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Promoting occupational safety and health of indigenous farmworkers.

Shadbeh-N; Farquhar-SA; Samples-J
APHA 137th Annual Meeting and Exposition, Philadelphia, Pennsylvania, November 7-11, 2009. Washington, DC: American Public Health Association, 2009 Nov; :207266
The Promoting the Occupational Health of the Indigenous Farmworkers Project is an on-going community based participatory effort funded by the National Institute of Environmental Health Sciences and the National Institute for Occupational Safety and Health. Project partners include Oregon Law Center, Salud Medical Center, Pineros y Campesinos Unidos del Noreste (Northwest Treeplanters and Farmworkers United), Portland State University School Community Health, and Farmworker Justice. The project assessed indigenous farmworkers' occupational health and safety needs and knowledge and developed a peer education (promotores) training to reduce farmworkers' exposure to pesticides and other occupational health concerns. Project evaluation included baseline and follow-up surveys administered to Spanish and indigenous speaking participants by multilingual indigenous community educators. Special emphasis during analysis was given to differences between Latino and indigenous responses. Findings at follow-up indicate that differences related to language barriers during receipt of medical services and at work exist between indigenous and Latino workers. Indigenous respondents were less likely to have physicians able to speak their native languages, less likely to have interpreters provided, and more likely to report experiences of discrimination at work due to speaking a native language. Additional findings indicate differences in preferred modes of information dissemination between respondent groups. Indigenous respondents were more likely to attend church, less likely to watch TV daily, and less likely to report never listening to the radio. In comparisons between baseline and follow-up measurements, differences existed between groups in regards to reported pesticide exposures and frequency and adequacy of pesticides safety training methods.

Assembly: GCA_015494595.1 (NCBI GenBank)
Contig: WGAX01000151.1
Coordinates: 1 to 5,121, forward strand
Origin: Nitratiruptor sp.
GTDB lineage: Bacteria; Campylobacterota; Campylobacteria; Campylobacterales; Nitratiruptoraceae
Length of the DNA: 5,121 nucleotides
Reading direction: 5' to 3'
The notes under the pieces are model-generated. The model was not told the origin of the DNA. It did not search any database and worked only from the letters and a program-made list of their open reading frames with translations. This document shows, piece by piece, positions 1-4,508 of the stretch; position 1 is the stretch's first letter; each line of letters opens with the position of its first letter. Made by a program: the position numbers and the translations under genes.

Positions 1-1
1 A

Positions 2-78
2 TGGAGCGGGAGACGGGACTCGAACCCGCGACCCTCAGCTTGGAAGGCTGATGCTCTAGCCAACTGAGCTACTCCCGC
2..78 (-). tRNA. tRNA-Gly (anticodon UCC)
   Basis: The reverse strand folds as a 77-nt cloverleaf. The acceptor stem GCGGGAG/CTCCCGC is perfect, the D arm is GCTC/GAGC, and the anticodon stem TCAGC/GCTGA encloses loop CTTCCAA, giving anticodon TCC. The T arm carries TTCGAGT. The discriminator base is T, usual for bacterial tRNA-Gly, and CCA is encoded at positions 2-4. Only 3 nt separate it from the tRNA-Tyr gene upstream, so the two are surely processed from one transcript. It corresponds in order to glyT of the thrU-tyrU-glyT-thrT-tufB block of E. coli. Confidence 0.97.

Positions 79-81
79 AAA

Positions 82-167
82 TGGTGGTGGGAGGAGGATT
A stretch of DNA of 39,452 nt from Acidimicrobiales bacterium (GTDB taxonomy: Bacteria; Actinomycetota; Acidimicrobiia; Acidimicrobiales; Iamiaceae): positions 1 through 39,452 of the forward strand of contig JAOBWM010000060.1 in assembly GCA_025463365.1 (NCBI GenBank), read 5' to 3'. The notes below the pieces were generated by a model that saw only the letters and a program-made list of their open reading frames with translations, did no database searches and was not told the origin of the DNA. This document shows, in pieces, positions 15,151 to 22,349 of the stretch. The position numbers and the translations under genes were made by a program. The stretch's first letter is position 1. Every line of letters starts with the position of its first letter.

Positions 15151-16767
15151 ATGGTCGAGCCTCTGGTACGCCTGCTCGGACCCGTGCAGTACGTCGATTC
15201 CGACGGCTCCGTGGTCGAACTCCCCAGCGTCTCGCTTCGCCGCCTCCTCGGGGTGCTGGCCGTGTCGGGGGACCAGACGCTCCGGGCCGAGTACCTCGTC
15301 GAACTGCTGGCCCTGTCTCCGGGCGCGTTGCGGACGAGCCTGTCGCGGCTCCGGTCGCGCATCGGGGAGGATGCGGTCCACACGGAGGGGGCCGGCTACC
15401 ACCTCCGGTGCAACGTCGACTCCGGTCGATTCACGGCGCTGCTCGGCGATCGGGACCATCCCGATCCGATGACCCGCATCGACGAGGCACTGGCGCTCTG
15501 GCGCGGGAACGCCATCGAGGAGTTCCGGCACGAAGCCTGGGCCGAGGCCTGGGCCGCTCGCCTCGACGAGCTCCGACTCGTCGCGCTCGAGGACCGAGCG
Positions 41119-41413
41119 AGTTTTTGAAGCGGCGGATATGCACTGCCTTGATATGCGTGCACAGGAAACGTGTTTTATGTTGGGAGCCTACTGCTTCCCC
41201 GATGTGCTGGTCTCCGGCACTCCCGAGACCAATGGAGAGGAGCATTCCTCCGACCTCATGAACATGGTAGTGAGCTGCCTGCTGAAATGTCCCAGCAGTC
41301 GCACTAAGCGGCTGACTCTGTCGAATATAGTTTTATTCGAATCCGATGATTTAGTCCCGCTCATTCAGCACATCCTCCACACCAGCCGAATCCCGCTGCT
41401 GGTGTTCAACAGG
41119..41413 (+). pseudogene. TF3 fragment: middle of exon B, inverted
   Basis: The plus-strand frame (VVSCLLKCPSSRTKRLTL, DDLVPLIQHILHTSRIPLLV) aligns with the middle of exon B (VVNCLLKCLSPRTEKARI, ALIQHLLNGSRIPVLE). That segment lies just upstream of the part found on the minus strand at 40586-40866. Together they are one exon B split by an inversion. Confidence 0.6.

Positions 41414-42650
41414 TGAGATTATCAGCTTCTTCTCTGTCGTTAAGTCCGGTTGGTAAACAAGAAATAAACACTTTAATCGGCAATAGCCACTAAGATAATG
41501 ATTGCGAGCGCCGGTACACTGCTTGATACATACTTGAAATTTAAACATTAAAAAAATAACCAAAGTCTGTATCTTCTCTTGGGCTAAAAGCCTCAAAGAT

Agricultural-industry; Agricultural-processes; Agricultural-workers; Agriculture; Education; Farmers; Health-care; Injury-prevention; Pesticides-and-agricultural-chemicals; Racial-factors; Risk-analysis; Risk-factors; Safety-education; Safety-measures; Safety-practices; Work-analysis; Worker-health; Worker-motivation; Work-operations; Work-organization; Work-performance; Workplace-monitoring; Work-practices; Author Keywords: Community-Based Partnership; Occupational Safety
Nargess Shadbeh, JD, Oregon Law Center Farmworker Program, 921 SW Washington Street, Suite 516, Portland, OR 97205
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APHA 137th Annual Meeting and Exposition, Philadelphia, Pennsylvania, November 7-11, 2009
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Oregon Law Center